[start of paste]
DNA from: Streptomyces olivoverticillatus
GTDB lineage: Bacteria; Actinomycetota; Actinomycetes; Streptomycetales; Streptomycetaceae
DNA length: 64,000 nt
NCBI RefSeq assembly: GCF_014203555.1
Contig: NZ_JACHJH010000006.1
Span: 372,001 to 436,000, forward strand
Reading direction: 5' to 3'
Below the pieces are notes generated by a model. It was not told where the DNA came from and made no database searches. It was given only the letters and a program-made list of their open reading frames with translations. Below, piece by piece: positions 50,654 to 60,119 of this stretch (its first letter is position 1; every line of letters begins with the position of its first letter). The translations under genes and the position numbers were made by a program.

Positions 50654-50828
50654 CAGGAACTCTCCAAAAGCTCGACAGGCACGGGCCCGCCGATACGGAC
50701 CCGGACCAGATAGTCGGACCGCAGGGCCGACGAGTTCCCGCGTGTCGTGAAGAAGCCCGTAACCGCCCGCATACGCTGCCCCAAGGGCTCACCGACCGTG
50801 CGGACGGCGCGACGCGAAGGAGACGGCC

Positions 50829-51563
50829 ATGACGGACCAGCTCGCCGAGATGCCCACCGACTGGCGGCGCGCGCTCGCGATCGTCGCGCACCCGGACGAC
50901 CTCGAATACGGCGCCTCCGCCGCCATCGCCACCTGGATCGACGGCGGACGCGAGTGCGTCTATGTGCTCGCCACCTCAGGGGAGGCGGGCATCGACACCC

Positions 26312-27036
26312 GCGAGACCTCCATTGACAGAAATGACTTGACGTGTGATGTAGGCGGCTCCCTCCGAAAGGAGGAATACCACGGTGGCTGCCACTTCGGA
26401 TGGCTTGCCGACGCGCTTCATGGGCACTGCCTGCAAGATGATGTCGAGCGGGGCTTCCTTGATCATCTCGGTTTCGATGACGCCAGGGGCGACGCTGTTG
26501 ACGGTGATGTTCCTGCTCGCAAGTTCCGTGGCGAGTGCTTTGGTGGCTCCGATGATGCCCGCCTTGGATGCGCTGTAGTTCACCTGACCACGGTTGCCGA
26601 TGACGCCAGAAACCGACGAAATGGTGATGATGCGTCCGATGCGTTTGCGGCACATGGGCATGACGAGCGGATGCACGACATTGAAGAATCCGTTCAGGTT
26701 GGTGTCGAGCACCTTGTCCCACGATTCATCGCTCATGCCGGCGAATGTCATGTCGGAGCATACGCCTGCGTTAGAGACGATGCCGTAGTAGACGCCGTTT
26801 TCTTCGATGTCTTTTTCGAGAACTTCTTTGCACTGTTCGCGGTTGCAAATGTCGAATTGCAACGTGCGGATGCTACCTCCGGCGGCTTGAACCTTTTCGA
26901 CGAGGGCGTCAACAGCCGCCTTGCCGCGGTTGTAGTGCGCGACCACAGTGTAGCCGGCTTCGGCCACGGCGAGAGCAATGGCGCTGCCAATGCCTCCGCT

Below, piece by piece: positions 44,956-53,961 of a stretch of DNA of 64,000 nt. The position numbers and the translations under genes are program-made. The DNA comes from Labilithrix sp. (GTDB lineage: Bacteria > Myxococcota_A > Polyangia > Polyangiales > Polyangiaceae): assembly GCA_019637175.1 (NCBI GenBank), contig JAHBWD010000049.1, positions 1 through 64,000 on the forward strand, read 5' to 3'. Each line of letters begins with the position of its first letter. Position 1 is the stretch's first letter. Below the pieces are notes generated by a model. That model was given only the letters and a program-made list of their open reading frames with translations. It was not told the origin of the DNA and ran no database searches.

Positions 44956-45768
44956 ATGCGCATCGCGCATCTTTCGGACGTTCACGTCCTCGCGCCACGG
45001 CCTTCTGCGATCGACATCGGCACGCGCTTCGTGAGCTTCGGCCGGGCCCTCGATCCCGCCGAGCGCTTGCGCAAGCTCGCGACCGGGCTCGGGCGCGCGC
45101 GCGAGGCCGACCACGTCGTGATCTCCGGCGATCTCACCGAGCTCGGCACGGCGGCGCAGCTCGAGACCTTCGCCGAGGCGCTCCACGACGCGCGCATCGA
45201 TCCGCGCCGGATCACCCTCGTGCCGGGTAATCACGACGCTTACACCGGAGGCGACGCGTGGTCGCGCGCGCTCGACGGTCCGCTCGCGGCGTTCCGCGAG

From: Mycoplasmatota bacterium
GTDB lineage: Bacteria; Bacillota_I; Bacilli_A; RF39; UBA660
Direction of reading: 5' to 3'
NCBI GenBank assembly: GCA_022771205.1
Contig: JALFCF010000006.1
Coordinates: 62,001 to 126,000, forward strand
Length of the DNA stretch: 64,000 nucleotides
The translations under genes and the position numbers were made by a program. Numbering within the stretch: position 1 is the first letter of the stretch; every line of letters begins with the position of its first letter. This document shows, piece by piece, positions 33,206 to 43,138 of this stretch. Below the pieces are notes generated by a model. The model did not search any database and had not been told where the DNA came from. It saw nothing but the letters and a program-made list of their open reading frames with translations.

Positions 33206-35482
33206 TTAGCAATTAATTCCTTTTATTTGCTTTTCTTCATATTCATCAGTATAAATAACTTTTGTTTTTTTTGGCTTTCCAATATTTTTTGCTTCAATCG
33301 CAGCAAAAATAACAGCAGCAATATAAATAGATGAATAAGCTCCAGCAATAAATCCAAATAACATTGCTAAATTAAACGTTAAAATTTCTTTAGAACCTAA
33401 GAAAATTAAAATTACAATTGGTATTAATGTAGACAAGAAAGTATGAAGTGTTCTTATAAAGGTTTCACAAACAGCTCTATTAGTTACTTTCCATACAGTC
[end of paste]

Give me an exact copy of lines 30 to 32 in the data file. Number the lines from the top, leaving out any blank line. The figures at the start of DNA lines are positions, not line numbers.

From: Mycoplasmatota bacterium
GTDB lineage: Bacteria; Bacillota_I; Bacilli_A; RF39; UBA660
Direction of reading: 5' to 3'